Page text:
Mpingo Conservation & Development Initiative (MCDI) creates the foundations of the African blackwood chain of custody by managing an FSC group certificate scheme (SA-FM/COC-002151) for community-managed forests in southern Tanzania – the first of its kind in Africa.
Village forests that meet the required criteria can become FSC-certified under the group certificate and subsequently sell African blackwood through the chain of custody and benefit from the price premium.
In addition to managing the group certificate, MCDI’s works with Tanzanian forest communities spans four key areas:
1) COMMUNITY FORESTRY
• Training villagers in sustainable forestry
MCDI achieves this by establishing Village Natural Resource Committees, elected by the villagers themselves who are trained in sustainable forest management. This approach to forestry, working with local communities, is called Participatory Forest Management.
• Establishing Village Land Forest Reserves
This is key to the participatory approach that is being used by MCDI. Villages establish an area inside their territory that will be managed sustainably. MCDI helps them by aiding in marking the boundaries of the reserve, helping them to write a management plan, and in some cases mediating border disputes between communities.
• Managing the timber
Once they have established a community forest MCDI helps the community to assess its timber stocks – blackwood and other species – and to draw up a harvesting plan to allow sustainable logging. MCDI then supports communities to implement this plan and puts them in touch with cooperative saw mills.
2) COMMUNITY DEVELOPMENT
• Improving village management skills
If communities are to gain from selling their timber they need to manage properly the revenue they earn in this way. MCDI trains community leaders in simple management skills and financial record keeping to improve accountability and transparency in the way village funds are used. MCDI also supports communities through the decision-making process and implementation of village projects to ensure maximum benefits are realised.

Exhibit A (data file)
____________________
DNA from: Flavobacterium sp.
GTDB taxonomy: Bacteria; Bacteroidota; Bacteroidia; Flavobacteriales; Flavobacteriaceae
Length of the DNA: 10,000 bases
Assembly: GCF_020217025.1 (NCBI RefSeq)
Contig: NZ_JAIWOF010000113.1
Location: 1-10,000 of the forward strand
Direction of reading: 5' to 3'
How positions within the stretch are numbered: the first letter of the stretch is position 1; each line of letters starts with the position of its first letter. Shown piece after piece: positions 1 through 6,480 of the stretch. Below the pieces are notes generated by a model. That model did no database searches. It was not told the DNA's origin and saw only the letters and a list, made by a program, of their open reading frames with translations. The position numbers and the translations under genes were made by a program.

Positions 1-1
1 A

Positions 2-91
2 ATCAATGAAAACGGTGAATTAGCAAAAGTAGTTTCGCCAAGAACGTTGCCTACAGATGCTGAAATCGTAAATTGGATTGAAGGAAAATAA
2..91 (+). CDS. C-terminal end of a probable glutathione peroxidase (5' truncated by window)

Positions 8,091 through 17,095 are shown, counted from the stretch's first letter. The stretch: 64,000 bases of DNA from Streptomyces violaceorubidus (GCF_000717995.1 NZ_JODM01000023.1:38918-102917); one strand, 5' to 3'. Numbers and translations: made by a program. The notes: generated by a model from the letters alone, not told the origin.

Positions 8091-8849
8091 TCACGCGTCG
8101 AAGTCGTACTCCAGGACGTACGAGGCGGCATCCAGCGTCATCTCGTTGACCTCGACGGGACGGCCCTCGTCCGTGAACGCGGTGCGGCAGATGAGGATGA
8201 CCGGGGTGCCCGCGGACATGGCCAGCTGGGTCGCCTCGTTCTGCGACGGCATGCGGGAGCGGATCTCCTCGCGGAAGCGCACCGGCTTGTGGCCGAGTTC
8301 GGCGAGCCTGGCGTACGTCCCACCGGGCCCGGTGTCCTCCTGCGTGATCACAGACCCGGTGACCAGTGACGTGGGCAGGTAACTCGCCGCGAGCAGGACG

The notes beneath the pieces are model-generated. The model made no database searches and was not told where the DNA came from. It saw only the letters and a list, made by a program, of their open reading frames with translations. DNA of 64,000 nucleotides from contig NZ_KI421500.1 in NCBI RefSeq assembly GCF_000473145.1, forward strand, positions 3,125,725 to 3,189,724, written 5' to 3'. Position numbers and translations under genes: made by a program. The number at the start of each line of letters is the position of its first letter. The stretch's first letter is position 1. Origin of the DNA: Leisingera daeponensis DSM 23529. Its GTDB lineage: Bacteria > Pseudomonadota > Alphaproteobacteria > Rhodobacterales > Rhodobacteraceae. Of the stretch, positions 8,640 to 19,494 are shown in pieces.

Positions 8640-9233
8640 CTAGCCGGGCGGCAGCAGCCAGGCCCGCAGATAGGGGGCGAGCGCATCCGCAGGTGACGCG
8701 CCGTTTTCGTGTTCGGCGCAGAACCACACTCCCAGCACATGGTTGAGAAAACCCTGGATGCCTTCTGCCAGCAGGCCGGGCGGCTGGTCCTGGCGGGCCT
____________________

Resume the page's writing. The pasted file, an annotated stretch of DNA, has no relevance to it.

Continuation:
• Training in techniques to reduce human-wildlife conflict
MCDI trains local people in techniques that can mitigate the problems that they have with local fauna, in particular elephants. People can deter elephants from damaging their crops by mixing elephant dung with chillies and motor oil.
• Socio-economic research
MCDI carries out research into the livelihoods of the people where it works in order to be informed about how its activities might successfully promote community development.
• Ecological research
Following its origins as a series of research expeditions, MCDI continues to carry out research into the ecology of mpingo and other timber species. This is vital as like other tropical tree species, blackwood’s biology is poorly understood.
• Participatory Methods
MCDI has considerable expertise in forest assessment and monitoring, but these sophisticated techniques are beyond the reach of rural communities, many of whom have not completed primary schooling. MCDI has therefore developed a range of approaches to simplify assessment methods to the level where community members can fully participate in assessing and monitoring their own forests.
4) RAISING AWARENESS
MCDI raises awareness in the communities where it works and in other neighbouring communities in south-eastern Tanzania. MCDI utilises a range of approaches to accomplish this including distributing leaflets, village meetings, and supporting local arts groups. Major topics covered are:
• Sustainable forestry
• The value of African blackwood
• Participatory forest management
• Forest certification
• Good governance